Wednesday, October 14, 2009

The Bible Belt and Babies

The news report was one to turn your head. “U.S. states whose residents have more conservative religious beliefs on average tend to have higher rates of teenagers giving birth.” In so many ways that just doesn’t make sense! Everything inside us says that the more religious states should have a lower rate of teen births. After all, other studies have shown that religious participation serves as a deterrent to sexual activity. So what is going on here?

I was one of those kids who grew up in the Bible Belt, participating in “religious activities!” In my tiny little town there wasn’t a lot going on, so church was the center of activity for many of us. We had a wonderful youth choir, we went on retreat and camps, in general had a great time together.

A few years ago I was having a conversation with a friend from those years, and we were discussing what our church had taught us about sex. Both of us agreed that the message had been very clear. “If you have sex, at the very moment of penetration, the ground will open up and you will plunge into the center of hell.” There was no mistaking the message. It was there!

But neither of us could ever remember any conversation about sex.


The message was there. It was hanging in the air and we took it in with every breath. We were at church for Sunday School, worship, Sunday Night church, Training Union (now you know I grew up Baptist!) choir, Wednesday night activities, Youth Group. We were there after school many days, just to hang out. We were there all the time, but we never ever talked about sex.

Which may very well explain the problem. Churches aren’t talking about sex, or contraceptives, or sexuality, or relationships. The message is “out there;” it’s just never verbalized. And in that strange world of the teenage brain, the message goes something like this:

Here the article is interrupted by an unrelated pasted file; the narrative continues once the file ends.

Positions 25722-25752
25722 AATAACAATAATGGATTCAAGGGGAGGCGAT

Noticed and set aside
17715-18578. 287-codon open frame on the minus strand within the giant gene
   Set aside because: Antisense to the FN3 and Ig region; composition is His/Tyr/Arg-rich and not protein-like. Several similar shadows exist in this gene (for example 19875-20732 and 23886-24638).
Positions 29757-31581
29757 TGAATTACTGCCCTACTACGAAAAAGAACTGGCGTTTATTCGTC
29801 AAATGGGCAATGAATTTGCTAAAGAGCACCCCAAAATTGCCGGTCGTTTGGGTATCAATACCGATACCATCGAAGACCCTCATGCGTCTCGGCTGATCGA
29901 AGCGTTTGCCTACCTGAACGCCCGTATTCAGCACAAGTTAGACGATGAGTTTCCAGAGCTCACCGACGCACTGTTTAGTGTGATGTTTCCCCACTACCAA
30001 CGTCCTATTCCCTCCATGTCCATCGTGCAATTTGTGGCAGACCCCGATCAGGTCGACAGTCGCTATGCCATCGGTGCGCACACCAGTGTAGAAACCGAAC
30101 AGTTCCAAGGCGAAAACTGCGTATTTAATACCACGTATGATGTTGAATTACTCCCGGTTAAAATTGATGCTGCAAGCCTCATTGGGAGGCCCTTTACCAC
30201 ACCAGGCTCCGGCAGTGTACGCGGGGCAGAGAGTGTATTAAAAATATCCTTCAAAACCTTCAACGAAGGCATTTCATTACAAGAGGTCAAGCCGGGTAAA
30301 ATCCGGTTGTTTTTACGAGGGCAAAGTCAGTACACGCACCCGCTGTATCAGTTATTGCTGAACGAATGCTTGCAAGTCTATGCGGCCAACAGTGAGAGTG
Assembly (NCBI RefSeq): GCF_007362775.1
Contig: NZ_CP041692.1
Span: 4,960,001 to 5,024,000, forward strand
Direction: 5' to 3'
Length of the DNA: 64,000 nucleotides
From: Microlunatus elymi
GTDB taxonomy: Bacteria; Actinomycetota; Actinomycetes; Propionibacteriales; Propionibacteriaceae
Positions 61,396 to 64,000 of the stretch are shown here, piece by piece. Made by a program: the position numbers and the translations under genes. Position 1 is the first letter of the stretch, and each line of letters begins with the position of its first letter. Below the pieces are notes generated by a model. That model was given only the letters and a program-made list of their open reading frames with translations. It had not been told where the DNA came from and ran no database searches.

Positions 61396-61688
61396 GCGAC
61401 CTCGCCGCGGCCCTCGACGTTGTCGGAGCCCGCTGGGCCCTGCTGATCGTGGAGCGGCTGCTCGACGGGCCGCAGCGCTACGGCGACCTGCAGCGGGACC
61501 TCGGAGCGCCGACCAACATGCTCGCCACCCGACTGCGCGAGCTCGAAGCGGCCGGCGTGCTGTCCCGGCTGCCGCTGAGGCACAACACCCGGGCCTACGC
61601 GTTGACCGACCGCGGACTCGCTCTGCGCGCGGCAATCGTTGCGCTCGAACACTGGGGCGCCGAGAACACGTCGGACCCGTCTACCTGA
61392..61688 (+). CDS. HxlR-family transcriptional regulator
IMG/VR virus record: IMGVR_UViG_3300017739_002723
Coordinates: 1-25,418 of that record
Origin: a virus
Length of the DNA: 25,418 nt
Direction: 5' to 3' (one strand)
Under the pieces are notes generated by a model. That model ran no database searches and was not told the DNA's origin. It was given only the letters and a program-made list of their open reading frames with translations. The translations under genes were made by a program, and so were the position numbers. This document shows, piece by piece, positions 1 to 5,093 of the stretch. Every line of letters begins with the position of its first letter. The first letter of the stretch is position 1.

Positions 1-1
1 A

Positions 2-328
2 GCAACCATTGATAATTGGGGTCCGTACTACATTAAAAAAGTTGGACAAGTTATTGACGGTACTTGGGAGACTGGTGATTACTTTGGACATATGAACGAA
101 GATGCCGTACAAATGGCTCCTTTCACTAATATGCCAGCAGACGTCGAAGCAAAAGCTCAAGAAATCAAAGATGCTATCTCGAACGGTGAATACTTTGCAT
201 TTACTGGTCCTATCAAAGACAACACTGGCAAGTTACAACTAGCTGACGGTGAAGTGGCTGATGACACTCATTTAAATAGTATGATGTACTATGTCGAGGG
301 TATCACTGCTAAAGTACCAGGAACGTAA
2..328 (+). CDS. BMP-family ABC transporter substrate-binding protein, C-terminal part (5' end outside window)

I know I shouldn’t have sex. So there is no need to think about contraceptives, because if I bought a condom, or took the pill, then that would mean I was planning to have sex, which makes that premeditated sin. But if Friday night when our parents are out of town and we have a few beers and “just get carried away,” then that isn’t as bad.

No it doesn’t make logical sense, but then we are talking about romance and hormones and the teenage brain—not a “logical combination.” (But then, often times it isn’t a logical combination with adult brains either!) That is why we must be talking with our teens about sex. It is a task for parents, for schools, for caring adults, and yes, for churches. Our teens need and want some direction, some idea of how to maneuver through these turbulent years. They want to know about sex, but even more about relationships and values. And is there anywhere better for that conversation than our churches, temples and mosques?

The Campaign has resources—both written and personal—to help you with the conversations! During this month, and every month, let’s talk with our youth about what is important. It is a message that is too important just to let “hang in the air.”

by: Rev. Don Flowers, Immediate Past Board Chair and Pastor of Providence Baptist Church
Contact Don:

No comments:

Post a Comment